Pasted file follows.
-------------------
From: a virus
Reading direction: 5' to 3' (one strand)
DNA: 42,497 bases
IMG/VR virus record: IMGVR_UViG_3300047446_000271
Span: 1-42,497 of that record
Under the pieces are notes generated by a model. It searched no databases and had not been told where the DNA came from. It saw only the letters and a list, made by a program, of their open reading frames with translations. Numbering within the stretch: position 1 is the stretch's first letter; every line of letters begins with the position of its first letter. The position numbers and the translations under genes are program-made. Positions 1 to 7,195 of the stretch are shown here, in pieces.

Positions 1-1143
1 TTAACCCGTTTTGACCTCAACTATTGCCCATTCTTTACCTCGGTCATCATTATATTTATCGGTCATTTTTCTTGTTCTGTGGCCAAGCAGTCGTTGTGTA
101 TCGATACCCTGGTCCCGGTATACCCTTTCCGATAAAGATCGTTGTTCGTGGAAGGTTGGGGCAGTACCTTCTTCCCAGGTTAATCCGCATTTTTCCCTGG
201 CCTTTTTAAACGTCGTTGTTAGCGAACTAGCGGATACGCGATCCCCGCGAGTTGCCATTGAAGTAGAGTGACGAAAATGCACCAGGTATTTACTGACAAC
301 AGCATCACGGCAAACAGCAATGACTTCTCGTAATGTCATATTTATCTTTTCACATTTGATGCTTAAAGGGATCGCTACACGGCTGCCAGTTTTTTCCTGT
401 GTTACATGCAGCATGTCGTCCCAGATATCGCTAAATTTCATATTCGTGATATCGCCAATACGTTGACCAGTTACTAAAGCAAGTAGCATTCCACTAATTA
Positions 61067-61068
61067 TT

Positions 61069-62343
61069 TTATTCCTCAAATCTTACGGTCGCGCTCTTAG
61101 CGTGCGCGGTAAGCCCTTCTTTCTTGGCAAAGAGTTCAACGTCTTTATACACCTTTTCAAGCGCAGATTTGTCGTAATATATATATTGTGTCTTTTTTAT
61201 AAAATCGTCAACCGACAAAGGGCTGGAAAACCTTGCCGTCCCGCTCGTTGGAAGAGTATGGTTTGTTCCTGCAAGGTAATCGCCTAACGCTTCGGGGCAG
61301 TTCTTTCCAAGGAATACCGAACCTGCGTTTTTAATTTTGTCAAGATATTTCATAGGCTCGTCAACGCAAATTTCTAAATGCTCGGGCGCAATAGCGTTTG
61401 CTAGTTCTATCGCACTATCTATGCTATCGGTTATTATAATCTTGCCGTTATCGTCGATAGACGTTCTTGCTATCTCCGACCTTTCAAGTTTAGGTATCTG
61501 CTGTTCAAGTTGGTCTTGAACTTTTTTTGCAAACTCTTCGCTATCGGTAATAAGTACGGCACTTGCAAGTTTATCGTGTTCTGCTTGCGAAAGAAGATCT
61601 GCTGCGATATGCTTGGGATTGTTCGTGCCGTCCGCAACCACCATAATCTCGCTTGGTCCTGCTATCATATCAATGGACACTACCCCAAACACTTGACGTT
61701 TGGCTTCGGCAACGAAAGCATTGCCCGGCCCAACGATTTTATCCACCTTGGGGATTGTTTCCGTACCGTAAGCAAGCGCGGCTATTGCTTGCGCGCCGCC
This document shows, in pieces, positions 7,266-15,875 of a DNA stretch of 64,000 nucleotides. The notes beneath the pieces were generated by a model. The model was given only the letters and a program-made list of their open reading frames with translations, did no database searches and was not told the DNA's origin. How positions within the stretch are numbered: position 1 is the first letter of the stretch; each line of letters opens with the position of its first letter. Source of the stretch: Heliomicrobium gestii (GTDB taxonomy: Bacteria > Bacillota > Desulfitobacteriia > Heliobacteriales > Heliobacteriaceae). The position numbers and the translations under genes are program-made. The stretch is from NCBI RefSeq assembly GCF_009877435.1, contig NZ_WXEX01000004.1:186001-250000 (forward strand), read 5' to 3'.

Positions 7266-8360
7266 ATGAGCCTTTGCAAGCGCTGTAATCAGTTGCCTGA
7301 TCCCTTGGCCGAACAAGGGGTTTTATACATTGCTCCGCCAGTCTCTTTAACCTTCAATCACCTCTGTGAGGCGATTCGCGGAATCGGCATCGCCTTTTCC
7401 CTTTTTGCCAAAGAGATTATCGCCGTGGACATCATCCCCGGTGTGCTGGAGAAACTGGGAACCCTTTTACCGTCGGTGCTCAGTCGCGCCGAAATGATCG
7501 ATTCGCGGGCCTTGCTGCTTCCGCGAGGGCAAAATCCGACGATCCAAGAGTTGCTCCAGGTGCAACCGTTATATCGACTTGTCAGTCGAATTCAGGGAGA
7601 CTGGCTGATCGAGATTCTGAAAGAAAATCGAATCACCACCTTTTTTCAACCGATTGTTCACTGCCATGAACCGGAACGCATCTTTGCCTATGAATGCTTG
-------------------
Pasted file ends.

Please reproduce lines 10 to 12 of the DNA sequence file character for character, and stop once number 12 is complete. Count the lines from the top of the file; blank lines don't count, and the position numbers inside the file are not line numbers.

201 CCTTTTTAAACGTCGTTGTTAGCGAACTAGCGGATACGCGATCCCCGCGAGTTGCCATTGAAGTAGAGTGACGAAAATGCACCAGGTATTTACTGACAAC
301 AGCATCACGGCAAACAGCAATGACTTCTCGTAATGTCATATTTATCTTTTCACATTTGATGCTTAAAGGGATCGCTACACGGCTGCCAGTTTTTTCCTGT
401 GTTACATGCAGCATGTCGTCCCAGATATCGCTAAATTTCATATTCGTGATATCGCCAATACGTTGACCAGTTACTAAAGCAAGTAGCATTCCACTAATTA